I'm posting it here so I don't have to keep repeating it, and can simply link to it instead.
Reports based on Census data, sometimes by outside groups and other times by the Census Bureau itself, often (inadvertently, but to spectacular effect) short-change Riverside by using the Metropolitan Statistical Area as their unit of analysis. MSAs are based on county boundaries, and in most places this makes a lot of sense. Counties in most areas are
relatively small, cohesive economic units. The Riverside-San
Bernardino-Ontario MSA, however, encompasses the entirety
of San Bernardino and Riverside Counties. That means that everything
from Montclair to Needles, from Corona to Blythe is included in the MSA.
To put this in perspective,
San Bernardino County is 51,934 km², making it the largest county in the
lower 48 (exceeded in area only by several Alaskan Boroughs.) It is
larger than 9 states, and larger than the smallest 4 states combined.
Riverside County is no slouch either, clocking in at 18,667 km² (still
larger than RI, DE, and CT). The Riverside-San Bernardino-Ontario MSA,
then, is 70,601 km², larger than West Virginia. The portion of this
region that might count as a "city," however, is at best limited to
parts of the RTA, Omnitrans, Sun Transit and VVTA service areas.
Furthermore, the characteristics of the region outside of Riverside differ significantly from the characteristics of Riverside itself. Riverside and San Bernardino Counties have been the site of vast swaths of drive-until-you-qualify suburban development, but a comparatively small fraction of that development has occurred in the City itself. Much of the misery that puts Riverside on these lists is actually occurring in the recently-built desert exurbs-- places like Apple Valley, Adelanto, Perris, Hemet, Menifee, Desert Center-- and the infill development that was plopped down on former dairy farms in Eastvale, Mira Loma, Chino and the like. These areas were hard-hit by the housing bust, subsequent loss of construction jobs, and foreclosure crisis. By contrast, the City of Riverside (which, don't get me wrong, is still suffering) is a bit better off than its surrounds, thanks to relatively progressive city government and an aggressive infrastructure program known as Riverside Renaissance.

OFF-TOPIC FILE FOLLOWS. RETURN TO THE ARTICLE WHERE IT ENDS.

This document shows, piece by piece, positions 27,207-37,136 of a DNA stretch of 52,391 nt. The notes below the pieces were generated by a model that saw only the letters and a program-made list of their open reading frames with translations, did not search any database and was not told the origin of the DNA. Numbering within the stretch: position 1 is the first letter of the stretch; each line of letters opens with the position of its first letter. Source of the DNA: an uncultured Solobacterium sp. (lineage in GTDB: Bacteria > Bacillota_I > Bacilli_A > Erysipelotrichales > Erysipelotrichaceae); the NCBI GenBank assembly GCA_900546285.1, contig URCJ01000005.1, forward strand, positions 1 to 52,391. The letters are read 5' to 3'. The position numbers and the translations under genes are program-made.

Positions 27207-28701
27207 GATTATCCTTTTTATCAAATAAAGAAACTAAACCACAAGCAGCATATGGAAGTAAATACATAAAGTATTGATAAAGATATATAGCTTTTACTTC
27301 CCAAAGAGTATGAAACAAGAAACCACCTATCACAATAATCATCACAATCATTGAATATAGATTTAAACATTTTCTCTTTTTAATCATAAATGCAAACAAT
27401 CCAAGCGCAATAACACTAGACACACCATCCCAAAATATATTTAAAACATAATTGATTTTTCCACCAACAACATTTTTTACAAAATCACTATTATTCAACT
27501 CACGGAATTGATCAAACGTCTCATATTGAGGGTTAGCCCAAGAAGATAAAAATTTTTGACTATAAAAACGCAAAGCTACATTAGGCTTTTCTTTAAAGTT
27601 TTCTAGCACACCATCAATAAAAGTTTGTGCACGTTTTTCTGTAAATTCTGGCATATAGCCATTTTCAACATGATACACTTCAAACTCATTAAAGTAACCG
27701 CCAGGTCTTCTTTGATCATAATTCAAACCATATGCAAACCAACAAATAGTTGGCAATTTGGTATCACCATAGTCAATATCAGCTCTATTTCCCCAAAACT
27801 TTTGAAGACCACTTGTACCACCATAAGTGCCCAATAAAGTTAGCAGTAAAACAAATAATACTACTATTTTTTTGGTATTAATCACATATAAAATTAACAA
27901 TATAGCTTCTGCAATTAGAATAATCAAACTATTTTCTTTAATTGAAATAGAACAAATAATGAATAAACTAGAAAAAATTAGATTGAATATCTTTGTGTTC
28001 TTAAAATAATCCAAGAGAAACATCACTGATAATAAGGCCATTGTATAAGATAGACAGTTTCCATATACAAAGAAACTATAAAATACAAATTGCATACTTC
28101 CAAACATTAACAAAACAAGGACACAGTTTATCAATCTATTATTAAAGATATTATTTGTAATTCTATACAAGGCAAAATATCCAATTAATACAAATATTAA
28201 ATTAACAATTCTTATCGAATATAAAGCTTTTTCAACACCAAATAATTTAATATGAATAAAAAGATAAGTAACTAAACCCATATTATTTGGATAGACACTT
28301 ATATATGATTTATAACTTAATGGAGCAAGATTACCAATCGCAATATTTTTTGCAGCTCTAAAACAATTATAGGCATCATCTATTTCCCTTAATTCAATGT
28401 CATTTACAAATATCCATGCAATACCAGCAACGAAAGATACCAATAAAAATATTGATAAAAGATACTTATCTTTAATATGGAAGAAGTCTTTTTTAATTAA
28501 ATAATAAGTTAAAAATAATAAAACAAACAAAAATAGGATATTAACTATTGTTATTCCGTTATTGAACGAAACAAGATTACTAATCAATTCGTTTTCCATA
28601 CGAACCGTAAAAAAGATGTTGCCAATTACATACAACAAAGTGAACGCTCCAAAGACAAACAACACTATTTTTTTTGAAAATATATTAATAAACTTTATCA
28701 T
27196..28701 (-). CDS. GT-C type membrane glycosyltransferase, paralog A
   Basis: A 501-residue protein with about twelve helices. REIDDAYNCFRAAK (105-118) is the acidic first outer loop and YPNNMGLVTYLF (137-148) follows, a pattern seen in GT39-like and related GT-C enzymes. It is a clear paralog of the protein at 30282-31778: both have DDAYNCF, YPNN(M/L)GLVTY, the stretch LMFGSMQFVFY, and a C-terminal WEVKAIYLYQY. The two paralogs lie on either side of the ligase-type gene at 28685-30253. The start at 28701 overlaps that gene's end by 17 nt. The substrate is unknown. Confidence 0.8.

Riverside's place on many of these "Top Ten Worst Cities for X" list derives directly from the name of the MSA in which it resides- the Riverside-San Bernardino-Ontario MSA. Were it the Ontario-Riverside-San Bernardino MSA, not only would it be both more accurate and alphabetical, but it would also put Ontario in the position where Riverside presently is.
In summary, when Riverside ends up on some horrible Top Ten list, remember that it is likely not Riverside itself that is to blame.